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men, thinking, man

Why do I stay? By a current member of the Potter’s House Church

I am currently a member of the Potter’s House Church.

Prior to joining this church I was not a Christian and had no belief in God nor any experience with churches. Therefore, what I am experiencing, and have experienced, is all I know about church life. This is true of many people in the Potter’s House because of the nature of our evangelism.

I have read the articles and comments on your Web site and must agree that many of the comments made ring true from my experience. The biggest issue people seem to have is that of being controlled by their Pastors. This is very interesting because in most cases, the Pastor’s are very sincere men who love God and seemingly love the people in the church (until they decide to leave anyway). Also, I have never actually seen a Pastor get angry or shout or say to someone; “you must do this.” However, I totally agree that they are very controlling. If you are not at every church service, questions are asked. The logic is “where would you rather be than at church?”

The consequence of this is that all member’s lives are streamlined to “God’s” will as manifested through headship. This is very tiresome and strips believer’s of their God given individuality and creates all manner of frustrations.

Also, when a person leaves, we are strongly advised to have nothing to do with them because they are rebels and the bible says that we should have nothing to do with rebels. Superficially, this is logical, except that everyone who leaves is a rebel. Yet I know that most people leave for one of two reasons; they either backslide or they feel they must leave if they are to survive as a believer. Either way, neither are rebels in the sense referred to in the Scriptures dealing with rebels. The upshot of this is that when someone leaves our church, they never come back. Worse, they are ignored and this only justifies their decision.

As regards questioning or criticizing Pastors, You can question them, despite what other people have written. However, it is a daunting experience for a church member. Believers are never encouraged to think critically about things (which makes me wonder how our Pastor’s learn to do it), are always encouraged to submit to headship, and are taught that our immediate headship is God appointed and that to “raise a hand” (criticize) against headship would be like David raising a hand against Saul. The consequence of all this is that church members find it very difficult to discuss their grievances with headship. These grievances do not go away but rather grow and merge.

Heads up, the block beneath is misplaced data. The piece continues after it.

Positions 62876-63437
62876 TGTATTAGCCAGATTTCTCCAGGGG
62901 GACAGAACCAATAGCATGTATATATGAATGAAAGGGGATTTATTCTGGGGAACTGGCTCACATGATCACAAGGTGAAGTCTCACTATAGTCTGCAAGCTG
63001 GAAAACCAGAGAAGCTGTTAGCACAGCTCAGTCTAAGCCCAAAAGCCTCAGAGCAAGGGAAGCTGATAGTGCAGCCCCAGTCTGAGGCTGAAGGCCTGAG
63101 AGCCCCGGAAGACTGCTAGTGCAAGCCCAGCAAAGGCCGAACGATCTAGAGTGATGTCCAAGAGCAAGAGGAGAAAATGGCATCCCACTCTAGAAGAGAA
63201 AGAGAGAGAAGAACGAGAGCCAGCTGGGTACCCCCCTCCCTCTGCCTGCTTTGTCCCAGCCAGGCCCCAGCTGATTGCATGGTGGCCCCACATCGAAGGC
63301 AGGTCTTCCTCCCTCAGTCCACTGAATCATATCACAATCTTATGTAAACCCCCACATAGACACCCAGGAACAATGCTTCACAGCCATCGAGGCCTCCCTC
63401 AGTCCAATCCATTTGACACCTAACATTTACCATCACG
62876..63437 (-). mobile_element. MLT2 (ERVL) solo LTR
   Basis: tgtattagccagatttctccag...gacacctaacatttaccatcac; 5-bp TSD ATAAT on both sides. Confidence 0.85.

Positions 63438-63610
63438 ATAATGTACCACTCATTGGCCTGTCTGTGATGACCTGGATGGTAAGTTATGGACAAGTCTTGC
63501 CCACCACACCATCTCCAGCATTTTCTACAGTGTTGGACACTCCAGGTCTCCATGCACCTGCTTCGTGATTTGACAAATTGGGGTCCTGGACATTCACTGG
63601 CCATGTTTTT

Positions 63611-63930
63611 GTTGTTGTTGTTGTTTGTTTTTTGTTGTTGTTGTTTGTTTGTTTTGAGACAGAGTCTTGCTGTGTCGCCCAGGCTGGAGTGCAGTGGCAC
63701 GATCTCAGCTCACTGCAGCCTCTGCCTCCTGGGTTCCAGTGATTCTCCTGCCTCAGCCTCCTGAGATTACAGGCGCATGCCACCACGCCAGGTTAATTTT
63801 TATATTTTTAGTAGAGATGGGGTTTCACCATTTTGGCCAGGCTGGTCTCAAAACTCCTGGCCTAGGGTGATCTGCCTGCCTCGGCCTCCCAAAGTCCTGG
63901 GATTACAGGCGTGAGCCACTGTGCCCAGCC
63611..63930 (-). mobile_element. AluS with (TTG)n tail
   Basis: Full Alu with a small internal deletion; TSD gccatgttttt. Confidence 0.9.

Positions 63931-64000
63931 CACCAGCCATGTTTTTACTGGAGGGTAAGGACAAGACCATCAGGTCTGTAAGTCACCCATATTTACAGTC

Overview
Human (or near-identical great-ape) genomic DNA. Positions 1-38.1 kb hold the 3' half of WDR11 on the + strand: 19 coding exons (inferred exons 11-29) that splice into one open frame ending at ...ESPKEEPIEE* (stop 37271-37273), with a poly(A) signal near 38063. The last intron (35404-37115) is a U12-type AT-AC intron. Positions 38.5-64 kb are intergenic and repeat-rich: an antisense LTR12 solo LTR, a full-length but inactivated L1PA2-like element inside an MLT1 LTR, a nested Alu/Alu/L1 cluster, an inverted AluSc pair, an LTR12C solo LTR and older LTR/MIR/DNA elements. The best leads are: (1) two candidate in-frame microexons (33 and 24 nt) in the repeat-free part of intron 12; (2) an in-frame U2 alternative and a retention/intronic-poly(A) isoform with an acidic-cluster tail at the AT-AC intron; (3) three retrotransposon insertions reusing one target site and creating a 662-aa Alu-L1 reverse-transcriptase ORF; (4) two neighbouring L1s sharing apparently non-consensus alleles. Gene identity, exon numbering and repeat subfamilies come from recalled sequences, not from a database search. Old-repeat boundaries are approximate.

At the same time there is a heavy load of compulsory church activities that bear relatively little lasting fruit. Eventually, members either become robot-like in their behavior, leave, or become little pastors, completely sold out to the fellowship.

Overall, I feel our fellowship is so much focused on making converts and transforming converts into pliable, obedient, disciples that genuine needs of members are ignored. Friendship is seldom meaningful or genuine and therefore there is much loneliness, particularly amongst the women.

An interesting observation I have made over the years is that there is relatively little humility amongst Pastors. They very rarely admit wrong and they rarely sacrifice yet expect church members to sacrifice money/time/promotions/holidays etc all the time. They of course would argue that their life is a sacrifice because they are ‘serving’ the church. This may be so, but at the same time many don’t have to work a job and are able to buy houses from the offering money.

Some sacrifice!

Why do I stay?

I don’t know exactly, but it could be that in my early days of salvation I sensed that the vision of our fellowship was, in many respects, quite romantic and courageous. I still believe it has a noble vision, although I think the methods we use to achieve this vision effectively hobble God when it comes to moving in the lives of members, resulting in long seasons of near barrenness.

Source: RickRoss.com